At a busy intersection in Kelowna a commercial truck slammed into a passenger vehicle,
sending gallons of fuel from its ruptured gas tank across the paved roadway. Firefighters
quickly arrived and mobilized to contain the massive fuel spill that had already begun
seeping into the city’s storm sewer system. Considering that the storm sewer discharges into
Lake Okanagan, and one gallon of gasoline can contaminate one million gallons of water,
city officials held their breath.
The City of Kelowna knows that long after broken glass and twisted metal are cleared,
hydrocarbon spills from car accidents pose very real environmental and economic threats.
Having researched the significant impact of traffic accident leaks on water systems, Kelowna
was especially concerned about oil and fuel washing up on the shore of the picturesque
Lake Okanagan. At the accident scene, firefighters managed to contain the spill and were
shocked to discover there was no oil in the storm sewer pipelines. City officials confirmed the
oil and fuel from the collision had been completely captured by the recently installed
Stormceptor oil grit separator. The Stormceptor’s patented technology, double-wall containment design,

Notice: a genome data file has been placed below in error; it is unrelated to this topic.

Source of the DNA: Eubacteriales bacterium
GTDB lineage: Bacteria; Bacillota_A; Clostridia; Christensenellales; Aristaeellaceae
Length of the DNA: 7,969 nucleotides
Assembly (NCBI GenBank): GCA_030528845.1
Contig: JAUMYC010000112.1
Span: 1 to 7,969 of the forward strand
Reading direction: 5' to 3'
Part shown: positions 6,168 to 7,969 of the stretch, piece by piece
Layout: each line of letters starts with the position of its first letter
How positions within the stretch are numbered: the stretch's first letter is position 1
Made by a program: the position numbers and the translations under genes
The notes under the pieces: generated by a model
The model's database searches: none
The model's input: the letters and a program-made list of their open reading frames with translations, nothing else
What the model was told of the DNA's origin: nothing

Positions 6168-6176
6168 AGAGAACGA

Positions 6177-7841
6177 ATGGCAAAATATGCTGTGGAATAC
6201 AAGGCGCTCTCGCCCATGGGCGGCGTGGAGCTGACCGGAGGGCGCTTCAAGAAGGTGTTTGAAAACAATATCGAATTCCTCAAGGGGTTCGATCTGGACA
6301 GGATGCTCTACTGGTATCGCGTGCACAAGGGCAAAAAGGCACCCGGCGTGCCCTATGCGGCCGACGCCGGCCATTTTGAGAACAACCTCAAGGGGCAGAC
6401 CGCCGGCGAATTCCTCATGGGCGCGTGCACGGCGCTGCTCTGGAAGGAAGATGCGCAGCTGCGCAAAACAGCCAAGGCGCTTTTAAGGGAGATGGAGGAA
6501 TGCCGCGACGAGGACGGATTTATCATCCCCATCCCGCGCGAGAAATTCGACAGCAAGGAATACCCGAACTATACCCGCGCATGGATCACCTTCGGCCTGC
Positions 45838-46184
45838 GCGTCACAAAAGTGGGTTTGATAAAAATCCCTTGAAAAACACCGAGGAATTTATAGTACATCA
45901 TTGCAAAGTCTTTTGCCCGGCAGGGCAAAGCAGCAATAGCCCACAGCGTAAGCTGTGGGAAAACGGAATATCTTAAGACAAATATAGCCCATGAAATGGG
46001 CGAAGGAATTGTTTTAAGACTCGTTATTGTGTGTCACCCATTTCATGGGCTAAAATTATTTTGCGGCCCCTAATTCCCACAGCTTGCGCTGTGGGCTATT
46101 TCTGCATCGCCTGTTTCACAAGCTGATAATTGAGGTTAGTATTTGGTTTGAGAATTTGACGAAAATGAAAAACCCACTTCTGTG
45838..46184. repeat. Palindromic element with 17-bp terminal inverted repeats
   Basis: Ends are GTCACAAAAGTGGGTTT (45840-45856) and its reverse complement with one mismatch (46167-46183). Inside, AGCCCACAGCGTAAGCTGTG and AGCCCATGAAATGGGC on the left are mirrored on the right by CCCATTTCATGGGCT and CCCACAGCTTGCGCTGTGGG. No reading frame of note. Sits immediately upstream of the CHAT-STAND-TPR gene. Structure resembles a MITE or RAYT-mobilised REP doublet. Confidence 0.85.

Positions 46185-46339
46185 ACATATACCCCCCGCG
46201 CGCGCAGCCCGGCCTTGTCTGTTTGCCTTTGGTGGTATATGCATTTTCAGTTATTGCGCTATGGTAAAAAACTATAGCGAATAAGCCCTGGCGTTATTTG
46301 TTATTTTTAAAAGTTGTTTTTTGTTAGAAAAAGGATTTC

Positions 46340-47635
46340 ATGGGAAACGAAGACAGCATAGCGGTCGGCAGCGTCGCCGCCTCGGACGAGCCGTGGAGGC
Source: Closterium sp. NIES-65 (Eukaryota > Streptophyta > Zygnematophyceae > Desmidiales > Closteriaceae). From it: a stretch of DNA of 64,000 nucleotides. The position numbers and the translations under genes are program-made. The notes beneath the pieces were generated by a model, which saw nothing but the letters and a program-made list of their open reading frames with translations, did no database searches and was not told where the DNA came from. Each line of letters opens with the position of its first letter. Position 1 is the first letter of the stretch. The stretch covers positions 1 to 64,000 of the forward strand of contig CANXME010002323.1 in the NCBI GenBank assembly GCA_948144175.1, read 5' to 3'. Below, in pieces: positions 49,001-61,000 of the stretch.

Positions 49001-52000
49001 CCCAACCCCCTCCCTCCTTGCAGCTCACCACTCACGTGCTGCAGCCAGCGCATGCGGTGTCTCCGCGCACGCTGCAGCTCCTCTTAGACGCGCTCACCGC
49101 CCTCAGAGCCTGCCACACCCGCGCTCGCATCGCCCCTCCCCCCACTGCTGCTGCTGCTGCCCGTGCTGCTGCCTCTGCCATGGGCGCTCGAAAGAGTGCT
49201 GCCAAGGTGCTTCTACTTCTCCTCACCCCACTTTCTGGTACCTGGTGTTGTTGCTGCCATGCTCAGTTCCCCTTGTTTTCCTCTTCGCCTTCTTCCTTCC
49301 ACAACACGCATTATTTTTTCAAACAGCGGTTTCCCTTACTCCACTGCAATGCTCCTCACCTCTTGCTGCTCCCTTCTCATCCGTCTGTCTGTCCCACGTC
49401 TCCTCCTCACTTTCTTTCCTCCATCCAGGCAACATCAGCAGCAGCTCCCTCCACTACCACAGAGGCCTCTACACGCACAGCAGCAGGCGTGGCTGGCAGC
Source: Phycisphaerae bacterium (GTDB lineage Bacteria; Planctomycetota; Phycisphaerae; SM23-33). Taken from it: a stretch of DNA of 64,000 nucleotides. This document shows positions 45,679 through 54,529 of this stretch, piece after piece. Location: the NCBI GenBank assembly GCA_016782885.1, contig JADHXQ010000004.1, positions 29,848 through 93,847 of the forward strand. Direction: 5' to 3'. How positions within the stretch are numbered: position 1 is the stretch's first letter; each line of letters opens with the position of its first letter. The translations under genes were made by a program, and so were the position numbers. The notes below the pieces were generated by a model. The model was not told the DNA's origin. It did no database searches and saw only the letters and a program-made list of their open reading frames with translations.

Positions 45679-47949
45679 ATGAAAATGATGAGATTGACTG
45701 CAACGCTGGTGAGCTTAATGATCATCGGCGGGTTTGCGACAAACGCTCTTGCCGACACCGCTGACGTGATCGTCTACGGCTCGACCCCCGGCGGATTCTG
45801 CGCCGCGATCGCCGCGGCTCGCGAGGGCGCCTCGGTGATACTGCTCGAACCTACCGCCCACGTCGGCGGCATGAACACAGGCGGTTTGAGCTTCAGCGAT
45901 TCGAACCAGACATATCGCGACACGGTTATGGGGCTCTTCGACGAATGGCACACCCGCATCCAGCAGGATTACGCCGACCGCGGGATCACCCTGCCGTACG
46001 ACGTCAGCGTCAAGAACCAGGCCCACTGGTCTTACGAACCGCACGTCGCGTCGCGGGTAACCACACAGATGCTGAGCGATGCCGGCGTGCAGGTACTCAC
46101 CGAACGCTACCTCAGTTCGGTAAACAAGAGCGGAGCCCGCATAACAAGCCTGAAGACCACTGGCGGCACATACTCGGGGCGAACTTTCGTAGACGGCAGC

and third-party test performance ensured the fuel was captured and contained. With easy
access from the roadway surface, the contaminants were later safely and easily removed
by a local maintenance operator.
“I don’t think (the Stormceptor’s role) was highly publicized, but it certainly was appreciated,” said Alan Newcombe, the former
Drainage Manager for the City of Kelowna. “Without it, you can imagine there would have been quite the environmental effect.”
Along with Newcombe, the city breathed an enormous sigh of relief as their drinking water supply was protected. Additionally,
many of its 100,000+ area residents, as well as tourists, flock to Lake Okanagan every summer to swim, canoe, fish and sail.
Hikers, skiers and bird-watchers also enjoy the nearby provincial conservation areas year-round. If the fuel spill had reached the
lake, hydrocarbons would have immediately caused a health safety issue and other environmental harm. Newcombe noted the
intersection where the accident took place was also very close to a creek that housed a commercial fishery.
Closing the lake or fishery down to the public for any length of time would be an economic and environmental disaster. The
tally for lost revenue, not to mention the cost of any clean-up projects, would quickly skyrocket. Determined to protect its
community, Kelowna has well over 25 Stormceptor units located at busy intersections.
Some intersections are equipped with as many as four separate units to ensure spills are
caught. With its simple design, proven and verified ability to capture and contain pollutants,
Stormceptor is ideal for Kelowna’s long-term pollution prevention strategy, and public health
and safety protection.